InsureTech – Going down the Rabbit Hole0 November 19, 2018 at 9:25 am by Mike Berris
Lately, we have all been hearing and reading a lot about InsureTech. Frankly, I have to admit that I don’t exactly understand what the term means. What I do understand is that underwriters, brokers and direct writers have invested millions of dollars trying to develop technology-driven distribution channels with the hope of finding the next great market disrupter, or at the very least, keeping up with the competition. No matter what the perspective is, the stakes are huge.
Why should brokers care about this? First, InsureTech writers are serious competitors that are absorbing premium dollars that could otherwise be distributed through the broker channel. Second, it is clear to me that the technology investment required is very large, therefore few, if any, Canadian brokers can or should go down this rabbit hole.
It is important to understand how InsureTech is changing the marketplace. Let’s look at three interesting and non-traditional channels that I think fit into the category “InsureTech P&C distribution”:
The aggregator could be viewed as the Hotels.com of insurance. Basically, it is a transparent and simple system where customers click on an aggregator site and provide basic information on their insurance needs. The site displays a range of carriers and prices, and allows the customer to directly access the carriers’ sites to provide additional information. The aggregator receives a commission and has no further responsibility or involvement with the customer. Aggregators have been very successful in the UK and Germany, and there is no reason to believe they won’t become more prevalent in the US and Canada. We believe this has the potential to be a big market disrupter for brokers.
The On-line Intermediary
Second, is what we refer to as an online intermediary. We use the term intermediary rather than broker because intermediaries tend to develop an insurance program specific to one underwriter who ensures that the policy wording, rating and underwriting criteria are pre-approved. The intermediary then goes to the market, generally with a heavy marketing campaign and variations in offerings, somewhat different from a typical broker or agent. For example, Trov was able to differentiate themselves by unbundling traditional insurance services and offering to insure specific assets, such as a single bicycle. There are many examples of on-line intermediaries throughout Canada. Like all intermediaries, their ultimate success depends on attracting customers and delivering profitable business to underwriters.
The InsureTech Direct Writers
In recent years, there have been several very well-financed US InsureTech direct writers that are insurance companies. Examples include Root, Metromile and Lemonade. Each company has invested millions in development and have had very impressive market growth. After spending some time researching Lemonade, a few things stood out. First, customers are posting reviews that they saved 30% to 50% on their insurance, which is a little eyebrow raising. Second, the CEO seems to say that they are indifferent to underwriting profit as they take a flat fee of 25% of the premium, and if there are not enough funds, the reinsurers will absorb the loss. While this might be a marketing hyperbole, I don’t think reinsurers will stick around long without underwriting profits, and by some accounts, Lemonade is a long way away from underwriting profitability.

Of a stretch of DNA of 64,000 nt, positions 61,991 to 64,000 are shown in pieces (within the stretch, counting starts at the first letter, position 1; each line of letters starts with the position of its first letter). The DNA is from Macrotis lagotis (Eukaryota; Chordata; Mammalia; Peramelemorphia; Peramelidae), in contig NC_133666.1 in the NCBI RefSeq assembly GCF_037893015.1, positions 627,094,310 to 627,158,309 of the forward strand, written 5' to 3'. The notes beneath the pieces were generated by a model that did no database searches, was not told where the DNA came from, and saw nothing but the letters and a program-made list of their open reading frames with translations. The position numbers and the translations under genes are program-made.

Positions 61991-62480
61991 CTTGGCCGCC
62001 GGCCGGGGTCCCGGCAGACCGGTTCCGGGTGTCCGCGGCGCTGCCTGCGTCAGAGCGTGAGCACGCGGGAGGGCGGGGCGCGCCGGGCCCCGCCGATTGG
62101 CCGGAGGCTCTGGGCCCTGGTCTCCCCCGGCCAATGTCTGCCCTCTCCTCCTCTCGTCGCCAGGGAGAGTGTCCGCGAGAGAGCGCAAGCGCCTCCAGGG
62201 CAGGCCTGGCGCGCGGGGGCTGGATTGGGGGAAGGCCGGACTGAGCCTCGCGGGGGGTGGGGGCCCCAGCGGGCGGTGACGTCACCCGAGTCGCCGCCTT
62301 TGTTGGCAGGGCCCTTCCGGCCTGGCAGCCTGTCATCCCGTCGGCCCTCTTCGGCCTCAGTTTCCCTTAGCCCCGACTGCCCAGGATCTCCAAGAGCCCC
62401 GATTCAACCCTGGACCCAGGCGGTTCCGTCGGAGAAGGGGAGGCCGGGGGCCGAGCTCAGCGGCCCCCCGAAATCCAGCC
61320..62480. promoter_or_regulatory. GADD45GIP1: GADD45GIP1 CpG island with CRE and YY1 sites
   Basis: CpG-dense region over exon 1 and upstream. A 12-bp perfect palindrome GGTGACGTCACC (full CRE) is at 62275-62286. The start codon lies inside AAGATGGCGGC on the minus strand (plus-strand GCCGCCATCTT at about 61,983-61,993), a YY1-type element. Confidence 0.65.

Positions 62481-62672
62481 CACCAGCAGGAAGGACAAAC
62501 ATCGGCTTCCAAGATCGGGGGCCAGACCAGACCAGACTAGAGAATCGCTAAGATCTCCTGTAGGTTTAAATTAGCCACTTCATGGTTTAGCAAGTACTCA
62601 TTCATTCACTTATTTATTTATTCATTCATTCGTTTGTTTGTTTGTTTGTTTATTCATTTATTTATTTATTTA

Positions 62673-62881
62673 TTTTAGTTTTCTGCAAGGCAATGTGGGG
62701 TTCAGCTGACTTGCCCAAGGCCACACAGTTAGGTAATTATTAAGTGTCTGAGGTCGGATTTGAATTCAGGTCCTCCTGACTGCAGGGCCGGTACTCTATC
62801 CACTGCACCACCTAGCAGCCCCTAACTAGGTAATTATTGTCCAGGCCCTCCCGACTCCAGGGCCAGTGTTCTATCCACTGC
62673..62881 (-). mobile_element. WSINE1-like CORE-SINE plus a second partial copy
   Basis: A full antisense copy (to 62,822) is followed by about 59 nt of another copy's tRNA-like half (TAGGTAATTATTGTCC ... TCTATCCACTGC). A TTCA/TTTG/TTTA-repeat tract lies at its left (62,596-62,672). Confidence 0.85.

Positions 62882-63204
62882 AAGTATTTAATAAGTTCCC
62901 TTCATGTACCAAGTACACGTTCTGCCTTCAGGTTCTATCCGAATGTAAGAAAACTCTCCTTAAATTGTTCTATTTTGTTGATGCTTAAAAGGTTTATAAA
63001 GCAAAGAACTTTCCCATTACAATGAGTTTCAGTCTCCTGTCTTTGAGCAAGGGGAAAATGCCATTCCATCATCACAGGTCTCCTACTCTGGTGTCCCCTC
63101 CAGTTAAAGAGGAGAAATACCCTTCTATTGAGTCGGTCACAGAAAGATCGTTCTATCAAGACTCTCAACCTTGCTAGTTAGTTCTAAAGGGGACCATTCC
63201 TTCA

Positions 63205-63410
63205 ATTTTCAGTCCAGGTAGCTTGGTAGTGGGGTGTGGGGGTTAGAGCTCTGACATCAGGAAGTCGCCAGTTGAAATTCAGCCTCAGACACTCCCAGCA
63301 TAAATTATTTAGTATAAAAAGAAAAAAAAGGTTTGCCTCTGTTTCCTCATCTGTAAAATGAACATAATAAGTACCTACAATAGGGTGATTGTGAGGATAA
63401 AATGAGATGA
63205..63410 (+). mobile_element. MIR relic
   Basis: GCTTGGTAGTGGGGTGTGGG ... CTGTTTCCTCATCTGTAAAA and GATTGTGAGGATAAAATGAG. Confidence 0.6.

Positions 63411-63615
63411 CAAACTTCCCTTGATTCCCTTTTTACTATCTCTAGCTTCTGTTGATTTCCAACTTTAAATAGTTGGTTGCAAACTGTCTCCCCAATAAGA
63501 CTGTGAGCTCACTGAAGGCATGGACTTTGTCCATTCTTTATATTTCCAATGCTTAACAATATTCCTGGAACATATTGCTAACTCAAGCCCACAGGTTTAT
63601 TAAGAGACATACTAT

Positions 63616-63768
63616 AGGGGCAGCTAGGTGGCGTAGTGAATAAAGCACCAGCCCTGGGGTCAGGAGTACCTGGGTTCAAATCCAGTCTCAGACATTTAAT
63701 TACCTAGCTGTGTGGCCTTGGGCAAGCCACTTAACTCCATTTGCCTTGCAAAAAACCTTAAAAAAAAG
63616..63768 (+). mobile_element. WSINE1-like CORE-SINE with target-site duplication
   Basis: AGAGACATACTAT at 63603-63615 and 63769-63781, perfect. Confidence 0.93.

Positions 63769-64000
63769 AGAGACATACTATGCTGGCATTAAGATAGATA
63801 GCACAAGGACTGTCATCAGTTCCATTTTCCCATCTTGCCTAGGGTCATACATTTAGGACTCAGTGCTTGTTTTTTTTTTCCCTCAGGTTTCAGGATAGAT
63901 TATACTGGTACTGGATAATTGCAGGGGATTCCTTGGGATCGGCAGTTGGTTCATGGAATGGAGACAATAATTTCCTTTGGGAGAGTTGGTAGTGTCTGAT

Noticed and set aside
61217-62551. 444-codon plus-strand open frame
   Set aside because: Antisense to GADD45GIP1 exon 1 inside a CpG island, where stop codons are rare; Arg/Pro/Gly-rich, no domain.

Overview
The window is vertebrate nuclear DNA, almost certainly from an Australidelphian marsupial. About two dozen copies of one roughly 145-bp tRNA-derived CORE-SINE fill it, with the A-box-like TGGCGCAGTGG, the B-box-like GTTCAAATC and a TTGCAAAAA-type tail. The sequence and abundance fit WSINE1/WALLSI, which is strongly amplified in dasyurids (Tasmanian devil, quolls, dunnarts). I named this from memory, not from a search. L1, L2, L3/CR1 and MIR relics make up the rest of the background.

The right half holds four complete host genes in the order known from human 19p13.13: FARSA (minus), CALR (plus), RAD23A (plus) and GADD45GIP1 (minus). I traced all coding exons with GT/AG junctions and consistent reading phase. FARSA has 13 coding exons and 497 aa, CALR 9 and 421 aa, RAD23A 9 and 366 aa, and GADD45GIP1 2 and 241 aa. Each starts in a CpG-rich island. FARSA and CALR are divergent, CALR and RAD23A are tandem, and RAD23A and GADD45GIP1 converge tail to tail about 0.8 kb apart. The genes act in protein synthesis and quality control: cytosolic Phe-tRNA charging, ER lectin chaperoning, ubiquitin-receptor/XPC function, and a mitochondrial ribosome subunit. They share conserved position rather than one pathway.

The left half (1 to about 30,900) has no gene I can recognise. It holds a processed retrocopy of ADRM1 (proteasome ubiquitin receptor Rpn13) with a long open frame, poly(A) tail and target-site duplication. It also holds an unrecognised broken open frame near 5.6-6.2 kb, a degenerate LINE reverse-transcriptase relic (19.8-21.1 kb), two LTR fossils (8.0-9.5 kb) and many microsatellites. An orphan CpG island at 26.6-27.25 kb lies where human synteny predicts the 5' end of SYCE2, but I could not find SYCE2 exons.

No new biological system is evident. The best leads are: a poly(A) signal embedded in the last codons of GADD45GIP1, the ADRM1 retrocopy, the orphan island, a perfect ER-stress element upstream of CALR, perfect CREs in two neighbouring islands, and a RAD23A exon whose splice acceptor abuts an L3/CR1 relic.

No matter how it is packaged, all InsureTech distributors must sell insurance and make a profit throughout the distribution chain. Market success depends on several important factors, which include, but are not limited to, the following:
- Customers must be able to find you;
- The product must be easy to purchase;
- Most of the process, including payment of claims, must be automated; and
- There has to be a value proposition for the customer which is generally seen as a lower price.
None of this is easy, especially if you also want to make money.
There is a lot to learn from InsureTech successes. For traditional Canadian brokerages, I have found that small-scale InsureTech platforms are very effective in delivering speciality products that require little front-line underwriting. A specific example might be a broker that runs an affinity program for say, personal trainer liability. The broker either develops or buys access to a platform that allows trainers to log-on, answer a few questions, and then after giving credit card information, they can bind and print out their policy. You can easily imagine the power of on-line distribution if this could be replicated for homeowner policies.
There is a lot that brokers can do by improving their execution of the basic technology found in most broker management systems. This might include any of the following:
- Use of alternative methods to contact customers such as text and social media;
- Use of electronic signature software such as DocuSign;
- Identifying coverage gaps;
- Identifying and marketing to mono-policy customers; and
- Regularly extracting data to measure performance.
In summary, all brokers should understand developments in InsureTech. In the meantime, there are many ways to utilize technology to better serve existing clients. It takes some effort, but the results will improve profits and ultimately create a bigger pay-day when you decide to exit.
For more information on this topic, or to speak with Mike Berris directly, see contact details here.
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